¾ Starting from this lecture to unify the notation we use to denote the Fourier

¾ starting from this lecture to unify the notation

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¾ Starting from this lecture , to unify the notation, we use to denote the Fourier transform ¾ Note that, the Laplace transform is a mapping of a complex variable to complex amplitude. And, when s = j (purely imaginary), it is the Fourier transform. 19-Apr-19 EIE3001 Sig & Sys, Spring 2019 7 Our new notation of Fourier transform:
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Connection with FT ¾ We have seen ¾ A more general connection is as follows. From we have The Laplace transform is the Fourier transform of the function x ( t ) multiplied by a real exponential function. 19-Apr-19 EIE3001 Sig & Sys, Spring 2019 8
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LT May Resolve the Convergence Issue of FT ¾ Why is LT useful? Laplace transform may converge when Fourier transform doesn’t. The convergence issue of FT can be resolved by some choice of in LT. ¾ Example Find the LT of the step function u ( t ) Recall that we cannot apply the analysis equation to compute the FT of u ( t ), because u ( t ) is not absolutely integrable, and thus, FT does not converge. However, in LT: it is integrable under some choice of s . Caution: the algebraic expression is only valid for some s . (This is a key distinction from FT.) 19-Apr-19 EIE3001 Sig & Sys, Spring 2019 9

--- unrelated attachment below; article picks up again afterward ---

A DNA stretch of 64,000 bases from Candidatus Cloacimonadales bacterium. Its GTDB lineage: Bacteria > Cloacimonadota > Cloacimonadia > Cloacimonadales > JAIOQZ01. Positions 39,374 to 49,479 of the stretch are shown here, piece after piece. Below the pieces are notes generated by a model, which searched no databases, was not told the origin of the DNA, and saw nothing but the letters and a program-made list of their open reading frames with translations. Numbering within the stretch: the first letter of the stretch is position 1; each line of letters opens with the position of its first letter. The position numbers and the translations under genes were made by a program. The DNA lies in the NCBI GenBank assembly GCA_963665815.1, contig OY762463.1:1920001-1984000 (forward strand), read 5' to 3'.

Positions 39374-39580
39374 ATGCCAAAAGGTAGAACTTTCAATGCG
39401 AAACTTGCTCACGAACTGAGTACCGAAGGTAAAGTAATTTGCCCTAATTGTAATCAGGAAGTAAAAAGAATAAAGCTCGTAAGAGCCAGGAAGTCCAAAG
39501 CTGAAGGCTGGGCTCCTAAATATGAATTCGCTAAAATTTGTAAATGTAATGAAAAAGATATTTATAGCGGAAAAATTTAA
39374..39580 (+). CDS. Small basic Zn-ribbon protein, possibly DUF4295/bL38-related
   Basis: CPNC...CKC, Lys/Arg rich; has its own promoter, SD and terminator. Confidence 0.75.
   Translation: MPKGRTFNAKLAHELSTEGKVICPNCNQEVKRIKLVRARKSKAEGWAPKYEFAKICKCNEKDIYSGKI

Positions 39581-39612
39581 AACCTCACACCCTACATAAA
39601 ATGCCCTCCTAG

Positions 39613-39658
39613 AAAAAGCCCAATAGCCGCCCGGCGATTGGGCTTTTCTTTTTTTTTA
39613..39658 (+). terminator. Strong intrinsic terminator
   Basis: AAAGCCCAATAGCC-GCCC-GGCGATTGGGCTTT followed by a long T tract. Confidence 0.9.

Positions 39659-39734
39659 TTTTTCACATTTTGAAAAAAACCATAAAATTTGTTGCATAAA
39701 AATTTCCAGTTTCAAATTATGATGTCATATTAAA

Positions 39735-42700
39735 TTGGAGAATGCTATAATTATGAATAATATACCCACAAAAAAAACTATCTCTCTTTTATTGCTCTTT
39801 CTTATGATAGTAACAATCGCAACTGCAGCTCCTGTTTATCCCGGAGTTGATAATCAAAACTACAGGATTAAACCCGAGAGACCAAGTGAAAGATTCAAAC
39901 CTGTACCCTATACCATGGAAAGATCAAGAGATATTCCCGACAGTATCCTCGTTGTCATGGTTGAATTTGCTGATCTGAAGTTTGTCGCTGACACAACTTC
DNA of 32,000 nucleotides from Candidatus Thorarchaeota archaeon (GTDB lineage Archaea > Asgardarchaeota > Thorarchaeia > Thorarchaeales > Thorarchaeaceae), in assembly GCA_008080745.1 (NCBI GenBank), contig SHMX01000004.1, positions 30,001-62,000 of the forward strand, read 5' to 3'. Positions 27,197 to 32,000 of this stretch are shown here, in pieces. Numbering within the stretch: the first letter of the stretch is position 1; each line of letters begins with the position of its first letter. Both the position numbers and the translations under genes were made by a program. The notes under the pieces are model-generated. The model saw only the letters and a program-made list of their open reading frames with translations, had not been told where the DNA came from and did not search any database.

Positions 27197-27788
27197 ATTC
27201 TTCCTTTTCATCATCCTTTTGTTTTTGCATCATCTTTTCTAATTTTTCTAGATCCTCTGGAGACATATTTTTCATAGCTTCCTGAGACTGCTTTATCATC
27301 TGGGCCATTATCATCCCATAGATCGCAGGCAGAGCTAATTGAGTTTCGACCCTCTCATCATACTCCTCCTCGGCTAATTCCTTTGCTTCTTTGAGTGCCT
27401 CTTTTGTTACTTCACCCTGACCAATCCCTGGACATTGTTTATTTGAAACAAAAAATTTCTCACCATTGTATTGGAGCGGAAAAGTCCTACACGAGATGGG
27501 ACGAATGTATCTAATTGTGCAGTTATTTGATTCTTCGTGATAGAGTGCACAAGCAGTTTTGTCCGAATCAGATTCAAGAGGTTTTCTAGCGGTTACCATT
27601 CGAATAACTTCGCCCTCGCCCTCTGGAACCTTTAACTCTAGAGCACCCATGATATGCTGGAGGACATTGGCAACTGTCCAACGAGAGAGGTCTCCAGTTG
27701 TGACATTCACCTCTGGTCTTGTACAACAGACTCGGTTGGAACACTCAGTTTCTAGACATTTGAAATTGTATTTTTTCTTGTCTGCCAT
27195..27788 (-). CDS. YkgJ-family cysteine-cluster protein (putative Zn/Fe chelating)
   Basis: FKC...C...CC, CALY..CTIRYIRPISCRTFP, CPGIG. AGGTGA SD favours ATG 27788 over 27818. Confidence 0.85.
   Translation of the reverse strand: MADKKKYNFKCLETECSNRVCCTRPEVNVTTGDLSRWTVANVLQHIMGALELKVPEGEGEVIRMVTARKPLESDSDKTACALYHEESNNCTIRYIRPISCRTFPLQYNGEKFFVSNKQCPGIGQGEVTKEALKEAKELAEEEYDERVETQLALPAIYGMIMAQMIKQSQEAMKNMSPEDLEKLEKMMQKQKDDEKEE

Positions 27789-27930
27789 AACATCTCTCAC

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Examples ¾ Example 9.1 ¾ Example 9.2 19-Apr-19 EIE3001 Sig & Sys, Spring 2019 10
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Examples – Graphical Illustration 19-Apr-19 EIE3001 Sig & Sys, Spring 2019 11 a > 0 a < 0 0 t 0 t 0 t 0 t FT: FT: doesn’t exist FT: FT: doesn’t exist LT: LT:
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The Key Distinctions from the Previous Examples ¾ In FT, the existence of the FT X ( j ) depends on the signal itself ( e.g. , the parameter a of the signal . Once it exists, the transform is valid for all . ¾ In LT, the transform always converges ( i.e. , the algebraic expression of the transform does not depend on the signal x ( t )). However, the transform X ( s ) may be valid only for a limited range of s . ¾ This observation leads to a very important concept called Region of Convergence (ROC) of Laplace transform. In LT, not only do we need to specify the algebraic expression, but also we have to specify the region of convergence over which the expression is valid. 19-Apr-19 EIE3001 Sig & Sys, Spring 2019 12
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ROC: Region of Convergence ¾ ROC: the set of s values over which Laplace transform exists. ¾ Example 9.3 19-Apr-19 EIE3001 Sig & Sys, Spring 2019 13 s -plane x x o -2 -3/2
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ROC: Region of Convergence ¾ ROC: the set of s values over which the LT expression is valid.
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